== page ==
By Colin Veditz
Synthetic turf continues to be an increasingly popular choice for educational facilities looking for more durable and playable fields. Currently, there are between 12,000 and 13,000 synthetic turf sports fields in the U.S., and the Synthetic Turf Council estimates there are 1,200 – 1,500 new installations each year.
Synthetic turf first emerged in the 1960s. Then, in the 1980s, we saw an improved second generation product crop up. The 90s brought a new infilled system that mimicked the look, feel and playability of real grass, and is the foundation for all turf systems today.
Modern systems enhance playability, safety and the field’s overall appearance, making them a popular option for the toughest sports, including football, soccer and lacrosse.
With countless options from which to choose, it is important to point out that not all turf systems are created equal.
Pick the wrong synthetic turf for your facility, and you could be left with a field of nothing but sand and rubber in just a few years.
Choose wisely, and you’ll enjoy a turf that stays in great shape and provides a consistent and safe playing surface for your school’s athletes.
So, whether you are building a high school multisport field or a university soccer pitch, asking these questions while shopping for a new field will help you make the right decision on your facility’s turf system:
What type of fibers are used in the turf?
You want a turf that will last a long time, so thicker and wider fibers are preferable. Many turf products are made solely with thin monofilament fibers – popular because the blades look more like grass.
However, monofilament fibers more easily split and pull out, requiring more maintenance time (and additional, tedious time spent sweeping up fibers). Lose a substantial number of fibers, and you’ll soon be playing on nothing but infill, the substance put in between blades to make the field springy, keep blades upright and help with drainage.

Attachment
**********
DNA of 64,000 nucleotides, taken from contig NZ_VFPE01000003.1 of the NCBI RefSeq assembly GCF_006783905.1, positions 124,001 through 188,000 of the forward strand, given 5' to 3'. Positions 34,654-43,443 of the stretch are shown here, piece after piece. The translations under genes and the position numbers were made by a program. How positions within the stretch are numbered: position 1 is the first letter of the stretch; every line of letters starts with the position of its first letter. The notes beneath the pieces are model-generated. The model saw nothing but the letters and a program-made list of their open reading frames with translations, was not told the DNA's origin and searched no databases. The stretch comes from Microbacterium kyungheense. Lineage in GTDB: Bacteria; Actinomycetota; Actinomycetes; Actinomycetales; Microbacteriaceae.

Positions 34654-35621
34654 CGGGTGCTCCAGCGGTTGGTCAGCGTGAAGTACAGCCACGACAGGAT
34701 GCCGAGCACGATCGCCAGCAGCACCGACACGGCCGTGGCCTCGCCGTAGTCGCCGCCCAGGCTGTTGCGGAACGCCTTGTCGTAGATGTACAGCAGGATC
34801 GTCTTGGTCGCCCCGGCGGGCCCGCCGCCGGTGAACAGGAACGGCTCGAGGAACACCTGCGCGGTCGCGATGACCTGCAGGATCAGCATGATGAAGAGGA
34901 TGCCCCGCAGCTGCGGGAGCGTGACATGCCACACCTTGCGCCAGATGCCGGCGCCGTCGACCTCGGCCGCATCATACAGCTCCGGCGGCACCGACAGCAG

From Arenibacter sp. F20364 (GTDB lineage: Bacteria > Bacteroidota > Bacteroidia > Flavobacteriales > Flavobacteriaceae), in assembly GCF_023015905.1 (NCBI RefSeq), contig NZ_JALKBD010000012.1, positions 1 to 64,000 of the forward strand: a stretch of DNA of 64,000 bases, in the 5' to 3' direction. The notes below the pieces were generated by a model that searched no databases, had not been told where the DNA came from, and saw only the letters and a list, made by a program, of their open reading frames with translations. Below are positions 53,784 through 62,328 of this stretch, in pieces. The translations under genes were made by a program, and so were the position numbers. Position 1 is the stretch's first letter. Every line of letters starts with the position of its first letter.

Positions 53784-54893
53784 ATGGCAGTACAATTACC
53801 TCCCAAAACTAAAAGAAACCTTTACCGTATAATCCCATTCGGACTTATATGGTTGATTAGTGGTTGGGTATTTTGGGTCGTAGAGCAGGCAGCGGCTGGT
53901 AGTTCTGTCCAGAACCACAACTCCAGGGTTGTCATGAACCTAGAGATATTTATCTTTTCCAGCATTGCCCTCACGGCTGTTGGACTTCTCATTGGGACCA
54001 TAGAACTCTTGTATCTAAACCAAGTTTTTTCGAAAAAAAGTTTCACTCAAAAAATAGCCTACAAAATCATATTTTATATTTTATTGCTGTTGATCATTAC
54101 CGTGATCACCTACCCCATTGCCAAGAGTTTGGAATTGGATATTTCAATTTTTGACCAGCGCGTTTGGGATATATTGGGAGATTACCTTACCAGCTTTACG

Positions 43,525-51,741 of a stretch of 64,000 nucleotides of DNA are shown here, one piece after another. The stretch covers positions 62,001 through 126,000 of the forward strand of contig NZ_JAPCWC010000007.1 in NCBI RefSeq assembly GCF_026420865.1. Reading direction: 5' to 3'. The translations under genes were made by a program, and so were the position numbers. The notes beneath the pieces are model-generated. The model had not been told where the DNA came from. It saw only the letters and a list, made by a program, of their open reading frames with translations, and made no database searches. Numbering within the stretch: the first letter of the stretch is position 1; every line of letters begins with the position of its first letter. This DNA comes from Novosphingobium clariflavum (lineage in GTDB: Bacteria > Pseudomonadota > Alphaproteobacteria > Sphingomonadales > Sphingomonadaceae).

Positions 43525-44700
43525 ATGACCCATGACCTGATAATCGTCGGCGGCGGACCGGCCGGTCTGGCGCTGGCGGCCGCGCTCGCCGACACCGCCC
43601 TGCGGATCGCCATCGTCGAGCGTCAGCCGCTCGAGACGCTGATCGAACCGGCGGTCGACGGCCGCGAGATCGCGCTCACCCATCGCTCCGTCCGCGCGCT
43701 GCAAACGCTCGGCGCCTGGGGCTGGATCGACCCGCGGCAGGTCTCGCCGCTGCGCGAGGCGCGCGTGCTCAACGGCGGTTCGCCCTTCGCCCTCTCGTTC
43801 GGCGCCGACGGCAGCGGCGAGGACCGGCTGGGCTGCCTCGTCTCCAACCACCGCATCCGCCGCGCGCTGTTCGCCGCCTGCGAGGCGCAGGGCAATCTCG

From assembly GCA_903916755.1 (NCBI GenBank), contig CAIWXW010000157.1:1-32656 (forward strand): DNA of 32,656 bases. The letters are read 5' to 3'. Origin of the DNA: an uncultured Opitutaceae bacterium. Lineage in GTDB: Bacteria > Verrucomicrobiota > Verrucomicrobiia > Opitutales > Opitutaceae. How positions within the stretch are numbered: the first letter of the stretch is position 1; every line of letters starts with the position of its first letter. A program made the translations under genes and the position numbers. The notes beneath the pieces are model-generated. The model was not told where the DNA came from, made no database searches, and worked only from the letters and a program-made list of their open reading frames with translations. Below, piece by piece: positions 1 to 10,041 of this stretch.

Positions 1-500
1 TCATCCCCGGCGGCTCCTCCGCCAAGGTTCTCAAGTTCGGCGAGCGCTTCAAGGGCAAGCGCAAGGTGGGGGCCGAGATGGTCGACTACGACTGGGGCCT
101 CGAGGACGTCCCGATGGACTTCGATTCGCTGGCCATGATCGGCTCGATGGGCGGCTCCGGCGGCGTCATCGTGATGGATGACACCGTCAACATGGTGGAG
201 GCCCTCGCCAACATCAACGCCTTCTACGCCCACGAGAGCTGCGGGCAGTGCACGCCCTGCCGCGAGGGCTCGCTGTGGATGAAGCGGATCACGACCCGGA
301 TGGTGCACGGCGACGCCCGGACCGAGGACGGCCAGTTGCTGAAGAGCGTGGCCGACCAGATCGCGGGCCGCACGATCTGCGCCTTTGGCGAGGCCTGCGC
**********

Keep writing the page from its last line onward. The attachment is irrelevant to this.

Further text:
So, make sure you choose a high quality product that has undergone rigorous testing. And look for fibers that are interlocked to prevent fiber loss and breakage.
Remember: thicker and wider is always better (the thinner the fiber, the weaker it is).
How are the fibers integrated with the turf?
You’ll want to ask the turf manufacturer if the fibers are glued into a backing – glued-in fibers pull out more easily – or if they are actually woven to become interlocked together, creating one solid piece.
Note that a tufted product with a woven backing is still a tufted product (so be sure to ask if the turf is truly woven).
How long is the turf’s warranty?
The length of the warranty speaks to the product’s durability. Eight-year warranties are the industry standard (a 10-year warranty is the “gold” standard).
Also, pay attention to the fine print, since many manufacturers offer prorated warranties. A prorated warranty loses value, giving you a fraction of the coverage, as time passes.
How will the turf’s construction enhance safety?
The full turf system (the turf, shock pad and infill) ensures you have the safest field possible.
The shock pad and infill protect players from impacts, and the turf provides traction while supporting the infill. With tufted turf, the fibers are glued in rows, resulting in “valleys” where infill can easily shift around and become displaced, leaving “bald” areas with little infill and less protection for players. With woven turf, the interlocked fibers keep infill in place, creating a consistent surface.
For increased safety, the shock pad is your best insurance policy; it guarantees there is always something to protect the player on impact.
What’s it like to play on the turf?
When it comes to a turf’s playability, a consistent surface is key; it will play more like natural grass and improves running and athlete agility. If your turf system’s infill is constantly shifting around, that will negatively affect player performance and discourage natural ball roll and bounce.
When selecting your turf, take the time to ask the right questions. Choose carefully: it can be the difference between a field that performs and looks great over the years and a lumpy, gray, dangerous surface. In the right hands, though, your synthetic turf field can be part of your facility’s legacy — to be enjoyed for years to come.
Colin Veditz is the installation quality control manager at TenCate, a global leader in the development, production and marketing of synthetic turf components and the design of synthetic turf systems for sports fields.